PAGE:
Washington, DC (UroToday.com): Elizabeth Plimack, MD., MS from Fox Chase Cancer Center presented an overview of checkpoint blockade therapies with a potential role in upper tract urothelial carcinoma. She emphasizes that currently there is no data and no role specific to upper tract, but we can generate hypothesis from early trials in urothelial carcinoma of the bladder.
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Programmed cell death receptor 1 (PD-1) is a negative co-stimulatory receptor expressed on several activated T cells. Binding of PD-1 to its ligands PD-L1 and PD-L2 inhibits effector T-cell function. Tumor cells can express PD-L1 and suppress immune surveillance. PD-1/PDL1 interaction can be blocked via several antibodies. Nivolumab and Pembrolizumab are PD-1 antibodies while Atezolizumab, Durvalumab, Avelumab are all PD-L1 antibodies.
Dr. Plimack presented Phase I trials utilizing Pembrolizumab and Atezolizumab for urothelial cancer (which also included some metastatic upper tract urothelial tumors). Data suggest significantly reduced target lesions in those being treated. Additionally, there is a benefit in progression-free survival and overall survival. However, unlike many chemotherapy trials, progression free survival and overall survival curves with PD-1 blockade do not match. Many patients progress even before first surveillance imaging but have a significantly prolonged overall survival. While Pembrolizumab had median PFS of 2 months, median overall is about 12.7 months. Study on Atezolizumab suggests similar benefit in overall survival as well as a decrease in size of target lesion. However, response is dependent on PD-L1 status of tumors where tumors expressing higher level of PD-L1 show better response.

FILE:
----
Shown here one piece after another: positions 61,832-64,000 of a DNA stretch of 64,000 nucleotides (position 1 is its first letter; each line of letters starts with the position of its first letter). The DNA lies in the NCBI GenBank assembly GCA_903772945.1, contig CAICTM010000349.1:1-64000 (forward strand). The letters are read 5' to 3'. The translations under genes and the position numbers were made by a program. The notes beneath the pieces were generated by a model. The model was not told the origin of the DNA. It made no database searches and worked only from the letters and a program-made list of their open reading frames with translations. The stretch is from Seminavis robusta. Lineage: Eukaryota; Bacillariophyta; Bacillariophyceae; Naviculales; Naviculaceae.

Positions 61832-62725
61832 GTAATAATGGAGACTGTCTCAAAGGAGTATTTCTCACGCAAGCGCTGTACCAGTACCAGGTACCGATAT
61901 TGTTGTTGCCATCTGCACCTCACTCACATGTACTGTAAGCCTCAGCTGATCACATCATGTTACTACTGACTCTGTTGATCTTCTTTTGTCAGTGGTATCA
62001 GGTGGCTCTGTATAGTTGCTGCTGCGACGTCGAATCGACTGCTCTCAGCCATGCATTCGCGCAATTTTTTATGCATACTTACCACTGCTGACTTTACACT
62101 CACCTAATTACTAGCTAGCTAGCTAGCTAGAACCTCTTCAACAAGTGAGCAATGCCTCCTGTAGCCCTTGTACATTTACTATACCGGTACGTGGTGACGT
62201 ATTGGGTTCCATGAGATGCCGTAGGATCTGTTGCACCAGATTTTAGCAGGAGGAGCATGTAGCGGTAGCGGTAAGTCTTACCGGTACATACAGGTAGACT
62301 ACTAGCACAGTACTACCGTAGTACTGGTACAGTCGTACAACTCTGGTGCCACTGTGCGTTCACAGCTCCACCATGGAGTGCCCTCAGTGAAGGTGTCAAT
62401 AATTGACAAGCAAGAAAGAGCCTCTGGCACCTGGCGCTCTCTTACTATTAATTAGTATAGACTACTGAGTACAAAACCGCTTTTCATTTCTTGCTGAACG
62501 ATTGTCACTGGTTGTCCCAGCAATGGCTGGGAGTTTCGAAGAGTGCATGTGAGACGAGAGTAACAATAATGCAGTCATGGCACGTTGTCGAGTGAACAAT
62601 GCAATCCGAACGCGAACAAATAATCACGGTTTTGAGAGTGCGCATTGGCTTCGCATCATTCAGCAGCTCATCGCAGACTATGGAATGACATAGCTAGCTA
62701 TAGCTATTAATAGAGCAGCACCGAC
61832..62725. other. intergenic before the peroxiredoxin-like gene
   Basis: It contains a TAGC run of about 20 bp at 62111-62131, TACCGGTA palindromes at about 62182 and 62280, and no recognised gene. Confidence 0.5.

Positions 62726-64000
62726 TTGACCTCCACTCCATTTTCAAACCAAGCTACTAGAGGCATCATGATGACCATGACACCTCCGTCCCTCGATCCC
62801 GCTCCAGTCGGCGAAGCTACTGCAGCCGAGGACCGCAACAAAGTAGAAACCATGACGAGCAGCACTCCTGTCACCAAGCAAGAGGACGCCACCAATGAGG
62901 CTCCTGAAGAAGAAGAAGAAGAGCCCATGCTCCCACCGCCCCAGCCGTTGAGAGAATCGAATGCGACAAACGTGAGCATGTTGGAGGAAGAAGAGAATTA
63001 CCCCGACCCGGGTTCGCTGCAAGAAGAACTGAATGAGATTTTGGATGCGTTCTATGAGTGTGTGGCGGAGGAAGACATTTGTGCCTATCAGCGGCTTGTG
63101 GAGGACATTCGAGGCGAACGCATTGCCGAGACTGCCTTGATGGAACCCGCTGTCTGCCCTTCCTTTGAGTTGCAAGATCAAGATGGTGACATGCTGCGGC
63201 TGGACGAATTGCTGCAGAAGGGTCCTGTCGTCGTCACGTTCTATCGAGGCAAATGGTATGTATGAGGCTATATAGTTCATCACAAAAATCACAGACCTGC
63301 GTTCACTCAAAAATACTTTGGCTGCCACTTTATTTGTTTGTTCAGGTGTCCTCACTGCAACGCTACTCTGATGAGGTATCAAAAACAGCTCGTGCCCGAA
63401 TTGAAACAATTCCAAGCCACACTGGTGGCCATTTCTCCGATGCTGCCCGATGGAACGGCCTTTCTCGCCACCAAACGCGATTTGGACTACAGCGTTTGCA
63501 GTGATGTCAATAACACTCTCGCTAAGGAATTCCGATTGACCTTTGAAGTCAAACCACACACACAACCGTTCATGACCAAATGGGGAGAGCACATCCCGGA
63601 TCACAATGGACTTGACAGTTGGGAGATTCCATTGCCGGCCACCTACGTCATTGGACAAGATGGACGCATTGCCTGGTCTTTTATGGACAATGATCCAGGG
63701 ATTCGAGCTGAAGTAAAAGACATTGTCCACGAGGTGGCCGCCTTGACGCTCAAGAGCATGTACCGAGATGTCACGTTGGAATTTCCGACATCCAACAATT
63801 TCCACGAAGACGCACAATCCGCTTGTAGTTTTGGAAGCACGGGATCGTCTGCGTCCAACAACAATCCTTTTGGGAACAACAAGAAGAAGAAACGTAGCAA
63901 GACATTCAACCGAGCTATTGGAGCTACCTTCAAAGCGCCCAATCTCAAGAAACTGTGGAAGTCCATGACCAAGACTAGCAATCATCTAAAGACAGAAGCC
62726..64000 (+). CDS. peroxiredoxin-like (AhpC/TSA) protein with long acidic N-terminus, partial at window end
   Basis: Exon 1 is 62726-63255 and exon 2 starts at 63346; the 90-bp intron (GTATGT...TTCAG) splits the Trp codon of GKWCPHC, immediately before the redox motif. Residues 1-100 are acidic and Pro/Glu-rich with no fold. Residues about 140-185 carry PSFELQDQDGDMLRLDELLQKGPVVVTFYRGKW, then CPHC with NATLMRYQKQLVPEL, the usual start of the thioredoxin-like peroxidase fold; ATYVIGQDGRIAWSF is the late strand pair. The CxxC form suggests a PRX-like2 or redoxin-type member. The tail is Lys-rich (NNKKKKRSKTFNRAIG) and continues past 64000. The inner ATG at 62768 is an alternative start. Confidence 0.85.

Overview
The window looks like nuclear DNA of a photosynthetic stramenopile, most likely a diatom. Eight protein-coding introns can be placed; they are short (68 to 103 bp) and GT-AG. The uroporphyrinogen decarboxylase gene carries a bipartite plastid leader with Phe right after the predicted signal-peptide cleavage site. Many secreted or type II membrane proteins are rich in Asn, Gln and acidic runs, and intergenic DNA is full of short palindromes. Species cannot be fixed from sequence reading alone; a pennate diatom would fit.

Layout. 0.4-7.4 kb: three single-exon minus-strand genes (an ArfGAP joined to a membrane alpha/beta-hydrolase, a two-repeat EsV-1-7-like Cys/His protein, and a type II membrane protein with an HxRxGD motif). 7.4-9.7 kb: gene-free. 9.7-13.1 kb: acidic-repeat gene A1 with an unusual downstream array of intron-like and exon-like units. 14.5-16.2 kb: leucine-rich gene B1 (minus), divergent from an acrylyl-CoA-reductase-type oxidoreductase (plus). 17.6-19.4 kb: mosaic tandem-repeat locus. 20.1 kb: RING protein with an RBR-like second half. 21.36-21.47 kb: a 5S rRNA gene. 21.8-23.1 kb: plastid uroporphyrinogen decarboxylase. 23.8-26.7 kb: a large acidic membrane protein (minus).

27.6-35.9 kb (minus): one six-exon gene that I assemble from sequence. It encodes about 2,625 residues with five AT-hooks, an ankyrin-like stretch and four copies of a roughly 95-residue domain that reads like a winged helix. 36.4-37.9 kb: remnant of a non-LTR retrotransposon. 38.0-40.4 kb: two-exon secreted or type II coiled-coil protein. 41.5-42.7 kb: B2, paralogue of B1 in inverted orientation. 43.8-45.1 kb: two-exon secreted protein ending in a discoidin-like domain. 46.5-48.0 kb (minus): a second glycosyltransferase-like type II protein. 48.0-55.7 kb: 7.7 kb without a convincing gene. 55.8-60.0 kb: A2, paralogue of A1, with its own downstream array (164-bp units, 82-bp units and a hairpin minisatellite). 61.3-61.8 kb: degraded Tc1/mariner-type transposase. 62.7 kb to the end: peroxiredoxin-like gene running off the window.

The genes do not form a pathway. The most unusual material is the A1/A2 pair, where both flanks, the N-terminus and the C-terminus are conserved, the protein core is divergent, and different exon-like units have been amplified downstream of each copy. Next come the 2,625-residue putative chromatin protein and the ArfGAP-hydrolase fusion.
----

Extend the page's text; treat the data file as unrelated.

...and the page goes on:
Dr. Plimack emphasizes that immunotherapy is not without its own toxicity. While majority are asymptomatic, about 8-15% may experience Grade 3-4 toxicities including endocrinopathies, pneumonitis, colitis, rash, myositis, and neurotoxicities.
Recent data in UTUC suggest that UTUC may have higher mutational burden than urothelial bladder carcinoma. Moreover, UTUC subsets may have a mutator phenotype. Dr. Plimack presented a recent NEJM article on PD-1 blockade in tumors with mismatch repair deficiency (Le et al, NEJM 2015). Mismatch repair deficient colorectal tumors responded better to pembrolizumab than mismatch repair proficient tumors. Additionally, in lung cancer, higher mutation burden correlates with longer progression free survival (Rizvi et al, Science 2015). If it is true that UTUC may have a higher mutational burden, than it is possible that UTUC may respond better to immunotherapy.
Further data and trials are needed to evaluate this benefit. Currently, metastatic UTUC is included in most clinical trials launched so far. Subset clinical trial data on response is not yet available.
Elizabeth Plimack, MD
Fox Chase Cancer Center